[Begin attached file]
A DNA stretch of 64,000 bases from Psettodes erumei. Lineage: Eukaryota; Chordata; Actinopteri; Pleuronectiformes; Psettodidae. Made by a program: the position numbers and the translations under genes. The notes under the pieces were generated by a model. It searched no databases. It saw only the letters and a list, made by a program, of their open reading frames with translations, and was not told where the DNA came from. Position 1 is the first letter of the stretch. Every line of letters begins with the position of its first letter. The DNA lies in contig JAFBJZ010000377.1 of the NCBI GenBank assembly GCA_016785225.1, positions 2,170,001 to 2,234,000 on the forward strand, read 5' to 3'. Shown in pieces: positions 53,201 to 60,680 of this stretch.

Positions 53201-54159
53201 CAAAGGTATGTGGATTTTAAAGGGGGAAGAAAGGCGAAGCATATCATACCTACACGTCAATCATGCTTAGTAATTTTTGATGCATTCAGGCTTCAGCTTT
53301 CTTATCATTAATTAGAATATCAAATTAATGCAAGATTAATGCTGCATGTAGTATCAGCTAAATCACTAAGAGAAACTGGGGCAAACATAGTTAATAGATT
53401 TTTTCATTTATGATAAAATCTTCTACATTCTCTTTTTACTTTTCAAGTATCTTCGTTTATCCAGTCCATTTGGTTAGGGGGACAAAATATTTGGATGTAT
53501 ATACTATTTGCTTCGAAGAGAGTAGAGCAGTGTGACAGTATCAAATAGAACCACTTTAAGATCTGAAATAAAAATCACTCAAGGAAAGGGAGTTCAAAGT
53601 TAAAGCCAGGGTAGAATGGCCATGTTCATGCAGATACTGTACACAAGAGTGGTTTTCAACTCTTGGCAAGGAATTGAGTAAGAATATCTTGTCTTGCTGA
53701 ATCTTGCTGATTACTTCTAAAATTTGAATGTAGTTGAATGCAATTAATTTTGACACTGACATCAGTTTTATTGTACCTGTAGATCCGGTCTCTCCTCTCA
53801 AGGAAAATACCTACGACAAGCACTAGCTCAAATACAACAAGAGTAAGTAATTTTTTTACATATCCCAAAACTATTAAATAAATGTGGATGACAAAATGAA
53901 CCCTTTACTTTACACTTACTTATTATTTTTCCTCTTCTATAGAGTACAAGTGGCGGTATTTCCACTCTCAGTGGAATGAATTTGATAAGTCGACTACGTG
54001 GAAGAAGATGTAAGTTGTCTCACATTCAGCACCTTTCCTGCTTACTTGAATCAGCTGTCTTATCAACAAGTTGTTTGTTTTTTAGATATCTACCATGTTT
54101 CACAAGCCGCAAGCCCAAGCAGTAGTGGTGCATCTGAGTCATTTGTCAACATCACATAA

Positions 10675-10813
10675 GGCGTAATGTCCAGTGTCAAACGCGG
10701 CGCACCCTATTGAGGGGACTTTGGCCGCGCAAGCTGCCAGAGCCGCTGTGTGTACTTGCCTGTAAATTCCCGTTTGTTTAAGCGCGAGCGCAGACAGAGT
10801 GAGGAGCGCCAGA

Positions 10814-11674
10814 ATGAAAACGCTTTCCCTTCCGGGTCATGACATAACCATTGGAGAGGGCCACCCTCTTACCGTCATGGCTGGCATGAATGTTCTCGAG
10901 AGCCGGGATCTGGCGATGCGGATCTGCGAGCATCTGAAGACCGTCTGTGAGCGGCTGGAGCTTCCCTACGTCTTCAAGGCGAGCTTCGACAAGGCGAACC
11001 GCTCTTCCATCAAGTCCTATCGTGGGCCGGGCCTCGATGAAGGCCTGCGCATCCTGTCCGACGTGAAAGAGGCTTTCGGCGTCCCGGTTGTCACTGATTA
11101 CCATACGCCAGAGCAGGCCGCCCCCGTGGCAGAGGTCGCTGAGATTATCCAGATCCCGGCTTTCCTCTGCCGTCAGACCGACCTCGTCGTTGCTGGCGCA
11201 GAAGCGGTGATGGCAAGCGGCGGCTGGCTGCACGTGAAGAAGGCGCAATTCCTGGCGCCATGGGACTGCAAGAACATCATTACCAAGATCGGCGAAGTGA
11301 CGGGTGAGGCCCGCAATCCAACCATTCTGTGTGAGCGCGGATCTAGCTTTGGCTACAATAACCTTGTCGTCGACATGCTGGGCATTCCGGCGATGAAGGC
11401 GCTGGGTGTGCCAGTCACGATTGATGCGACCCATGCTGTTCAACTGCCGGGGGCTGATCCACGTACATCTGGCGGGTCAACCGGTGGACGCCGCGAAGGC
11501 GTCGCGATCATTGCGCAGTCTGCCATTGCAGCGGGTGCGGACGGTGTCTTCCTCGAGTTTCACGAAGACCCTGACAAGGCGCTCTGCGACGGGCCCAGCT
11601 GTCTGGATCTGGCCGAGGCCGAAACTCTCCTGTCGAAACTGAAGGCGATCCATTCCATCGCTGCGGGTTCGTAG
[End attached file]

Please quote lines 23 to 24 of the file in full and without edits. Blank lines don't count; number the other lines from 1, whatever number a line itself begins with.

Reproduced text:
11301 CGGGTGAGGCCCGCAATCCAACCATTCTGTGTGAGCGCGGATCTAGCTTTGGCTACAATAACCTTGTCGTCGACATGCTGGGCATTCCGGCGATGAAGGC
11401 GCTGGGTGTGCCAGTCACGATTGATGCGACCCATGCTGTTCAACTGCCGGGGGCTGATCCACGTACATCTGGCGGGTCAACCGGTGGACGCCGCGAAGGC